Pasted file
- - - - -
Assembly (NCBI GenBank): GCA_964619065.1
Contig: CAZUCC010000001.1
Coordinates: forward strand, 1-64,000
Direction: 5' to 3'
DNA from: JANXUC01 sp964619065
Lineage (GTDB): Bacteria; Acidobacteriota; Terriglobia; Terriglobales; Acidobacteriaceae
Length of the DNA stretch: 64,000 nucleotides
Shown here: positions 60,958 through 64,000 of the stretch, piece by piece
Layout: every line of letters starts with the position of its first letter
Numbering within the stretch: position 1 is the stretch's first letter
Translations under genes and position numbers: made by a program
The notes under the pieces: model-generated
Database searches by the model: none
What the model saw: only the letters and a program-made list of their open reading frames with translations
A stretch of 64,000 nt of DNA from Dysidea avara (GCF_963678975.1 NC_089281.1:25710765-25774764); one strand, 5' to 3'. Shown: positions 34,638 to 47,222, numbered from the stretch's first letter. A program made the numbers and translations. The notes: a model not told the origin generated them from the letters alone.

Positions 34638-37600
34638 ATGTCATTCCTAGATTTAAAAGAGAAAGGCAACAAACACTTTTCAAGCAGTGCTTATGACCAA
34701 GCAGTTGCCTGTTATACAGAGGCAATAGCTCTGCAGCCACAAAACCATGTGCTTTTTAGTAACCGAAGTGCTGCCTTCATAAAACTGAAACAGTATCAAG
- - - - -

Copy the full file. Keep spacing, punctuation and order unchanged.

Assembly (NCBI GenBank): GCA_964619065.1
Contig: CAZUCC010000001.1
Coordinates: forward strand, 1-64,000
Direction: 5' to 3'
DNA from: JANXUC01 sp964619065
Lineage (GTDB): Bacteria; Acidobacteriota; Terriglobia; Terriglobales; Acidobacteriaceae
Length of the DNA stretch: 64,000 nucleotides
Shown here: positions 60,958 through 64,000 of the stretch, piece by piece
Layout: every line of letters starts with the position of its first letter
Numbering within the stretch: position 1 is the stretch's first letter
Translations under genes and position numbers: made by a program
The notes under the pieces: model-generated
Database searches by the model: none
What the model saw: only the letters and a program-made list of their open reading frames with translations
A stretch of 64,000 nt of DNA from Dysidea avara (GCF_963678975.1 NC_089281.1:25710765-25774764); one strand, 5' to 3'. Shown: positions 34,638 to 47,222, numbered from the stretch's first letter. A program made the numbers and translations. The notes: a model not told the origin generated them from the letters alone.

Positions 34638-37600
34638 ATGTCATTCCTAGATTTAAAAGAGAAAGGCAACAAACACTTTTCAAGCAGTGCTTATGACCAA
34701 GCAGTTGCCTGTTATACAGAGGCAATAGCTCTGCAGCCACAAAACCATGTGCTTTTTAGTAACCGAAGTGCTGCCTTCATAAAACTGAAACAGTATCAAG